Lean Lesson: Don’t Get Crushed Because of Bad Standardized Work


There are variations out there of graphics that are meant to illustrate how Standardized Work and Kaizen fit together. Kaizen is often articulated or illustrated in terms of “Plan Do Check Act” (PDCA) or “Plan Do Study Adjust” (PDSA) or whatever variation.

Before getting to the images (or “visuals” as some call them), let's talk about this more in concept — and maybe that illustrated how illustrations are needed or helpful?

The one notion is that Kaizen means progress… moving forward and bettering our performance. We might think of that as going up.

Then, many say that there's a natural risk of backsliding… performance drops, maybe that's because people go back to their old ways.

I think there are important questions of engagement and change management that often go unillustrated. If a Kaizen-based improvement is truly a “change for the better,” why would people go back to their old ways? Maybe they go back because they aren't committed to the changes or the new way, and maybe the root of that is a lack of involvement and engagement.

I don't know if “laws of entropy” really apply in the workplace. Blaming physical chemistry (and “laws”) seems to deflect attention (or blame) from our role as leaders or change agents.

I believe strongly that if we properly engage people in creating changes that are truly for the better, then backsliding is NOT inevitable.

Do we need to keep improving? Of course.

So, if you believe that backsliding is natural and inevitable (or if you blame workers for not buying into your change), then “standardized work” is often suggested as the way to “lock in” changes — to prevent backsliding.

I believe very strongly that Lean is not about forcing people to follow procedures and standardized work. We have to make sure that it's the right standardized work and that it's easy to do things the right way.

So, anyway, on to the graphics.

We usually see some sort of disc or sphere that we're trying to get up a hill. These are usually two-dimensional drawings, but there's something round-ish that we need to get uphill.

When I say “round-ish” there is a Lean Enterprise Institute graphic that shows a rock. It looks like a John Shook graphic that might have origins from Toyota:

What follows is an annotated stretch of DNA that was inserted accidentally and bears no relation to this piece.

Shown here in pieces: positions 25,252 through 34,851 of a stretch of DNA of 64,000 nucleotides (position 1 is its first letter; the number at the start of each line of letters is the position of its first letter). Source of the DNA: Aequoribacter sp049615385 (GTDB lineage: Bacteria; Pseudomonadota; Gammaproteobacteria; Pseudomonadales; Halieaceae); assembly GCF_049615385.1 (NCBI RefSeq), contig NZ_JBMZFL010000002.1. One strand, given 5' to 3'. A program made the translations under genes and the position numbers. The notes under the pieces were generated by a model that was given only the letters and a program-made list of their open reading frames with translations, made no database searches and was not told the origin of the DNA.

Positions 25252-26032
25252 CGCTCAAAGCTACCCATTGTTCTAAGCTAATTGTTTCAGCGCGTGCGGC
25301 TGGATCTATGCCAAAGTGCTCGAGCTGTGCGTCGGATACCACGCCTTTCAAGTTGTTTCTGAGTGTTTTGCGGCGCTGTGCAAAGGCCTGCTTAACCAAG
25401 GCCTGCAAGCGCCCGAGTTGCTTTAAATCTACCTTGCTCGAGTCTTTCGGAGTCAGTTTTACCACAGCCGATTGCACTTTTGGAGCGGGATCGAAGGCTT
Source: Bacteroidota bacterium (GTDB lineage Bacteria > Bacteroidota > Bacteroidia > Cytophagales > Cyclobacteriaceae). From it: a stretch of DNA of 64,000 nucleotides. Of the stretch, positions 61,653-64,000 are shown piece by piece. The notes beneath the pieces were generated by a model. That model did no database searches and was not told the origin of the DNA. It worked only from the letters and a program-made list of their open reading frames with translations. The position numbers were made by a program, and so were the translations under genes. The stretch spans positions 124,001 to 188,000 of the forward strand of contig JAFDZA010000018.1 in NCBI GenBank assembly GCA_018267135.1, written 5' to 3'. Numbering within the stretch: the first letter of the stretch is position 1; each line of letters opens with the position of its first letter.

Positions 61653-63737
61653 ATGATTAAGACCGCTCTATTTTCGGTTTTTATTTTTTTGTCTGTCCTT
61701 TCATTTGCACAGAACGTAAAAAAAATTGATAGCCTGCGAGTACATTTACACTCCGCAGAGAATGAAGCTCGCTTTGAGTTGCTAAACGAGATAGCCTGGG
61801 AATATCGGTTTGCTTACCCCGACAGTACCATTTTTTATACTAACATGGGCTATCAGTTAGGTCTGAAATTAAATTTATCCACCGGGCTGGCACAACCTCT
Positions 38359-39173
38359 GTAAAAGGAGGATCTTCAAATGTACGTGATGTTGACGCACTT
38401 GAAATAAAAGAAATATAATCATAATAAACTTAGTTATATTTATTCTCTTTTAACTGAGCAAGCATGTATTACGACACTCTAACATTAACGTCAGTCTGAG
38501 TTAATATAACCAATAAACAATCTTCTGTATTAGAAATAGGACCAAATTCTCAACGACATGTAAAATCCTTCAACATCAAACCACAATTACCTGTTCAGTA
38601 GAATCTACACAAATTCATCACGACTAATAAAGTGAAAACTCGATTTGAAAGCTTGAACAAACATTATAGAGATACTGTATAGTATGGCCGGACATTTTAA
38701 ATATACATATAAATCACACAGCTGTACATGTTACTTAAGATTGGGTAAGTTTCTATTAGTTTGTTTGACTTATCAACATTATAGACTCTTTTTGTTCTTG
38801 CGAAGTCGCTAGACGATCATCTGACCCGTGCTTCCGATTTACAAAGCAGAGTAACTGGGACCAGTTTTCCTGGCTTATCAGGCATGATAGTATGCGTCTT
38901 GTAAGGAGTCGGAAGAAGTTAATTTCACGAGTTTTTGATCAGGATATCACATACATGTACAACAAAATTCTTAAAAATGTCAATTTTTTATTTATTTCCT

Maybe surprisingly, that image looks like a safety and ergonomics nightmare — an injury waiting to happen!

We can't have that (and LEI and Toyota wouldn't want injuries), so people started illustrating standardized work as a “wedge” that locks in improvements. Sometimes, the wedge is labeled as something like “Lean Management System” (it's a versatile illustration, apparently).

The wedge is whatever you want it to be?

The wedge does the work formerly done by a person (except here)… it seems safer (or it's supposed to be) and it might be drawn like this (and the circle might be split into four equal quadrants of PDSA… which might also not be correct, but I'll blog about that later).

The wedge is probably poorly designed if a person has to hold it up, but I've seen it drawn that way. More on this later in the post.

Mike Rother has asked if it's “time to retire the wedge?,” as Mark Rosenthal blogged about here.

See Mike's slides about this via SlideShare:

Mike says, in a slide, that Toyota wouldn't blame a worker for some appearance of backsliding, which I appreciate. Instead of not “slipping back,” we should continue moving forward. Let's not keep things static… I agree!

Back to wedges… I've seen some that are drawn like this:

I don't understand the physics of that one at all. Is that wedge really wedged into the ramp or the mountain that the boulder is sitting on? That stick figure looks a bit concerned perhaps. Maybe he has a hammer to really pound in that wedge.

That looks perilous!

Maybe I'm obsessing over the wrong thing… but if we're going to use illustrations, we should make sure the physics are sound.

Some wedges are drawn like this:

Maybe that wedge from the previous drawing has fallen… what's holding up that round rock?

This seems like an “Oh No, Lean Leaper!” moment, ala Mr. Bill. The drawing is NOT the LEI “Lean Leaper,” which is a trademarked character. This is just his — or her — cousin.

This is why we don't want backsliding? That is dangerous too!

And then we would get this:

Our standardized work metaphor has gotten really grim.

Some illustrations look like the one below… which might seem like less of a death trap:

I'm an engineer, so I'm bound to think about “failure modes” — what about a strong breeze? How low is the coefficient of friction on our wedge?

We know how that story ends (unless the boulder flies over Mr. Lean Leaper).

So, here's the moral to the Lean story:

Backsliding might not hurt us if we duck?

Maybe the wedge needs to have a better shape:

I've seen some drawn like that (Mike Rother's first slide has that version). Maybe that's better. But, perhaps a strong breeze launches it up and over Mr. Leaper? How heavy is the boulder?

I'm with Mike Rother; instead of getting the right wedge, let's retire the wedge… and not just because of the physics involved.

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Mark Graban
Mark Graban is an internationally-recognized consultant, author, and professional speaker, and podcaster with experience in healthcare, manufacturing, and startups. Mark's new book is The Mistakes That Make Us: Cultivating a Culture of Learning and Innovation. He is also the author of Measures of Success: React Less, Lead Better, Improve More, the Shingo Award-winning books Lean Hospitals and Healthcare Kaizen, and the anthology Practicing Lean. Mark is also a Senior Advisor to the technology company KaiNexus.


  1. A comment emailed by a Lean friend: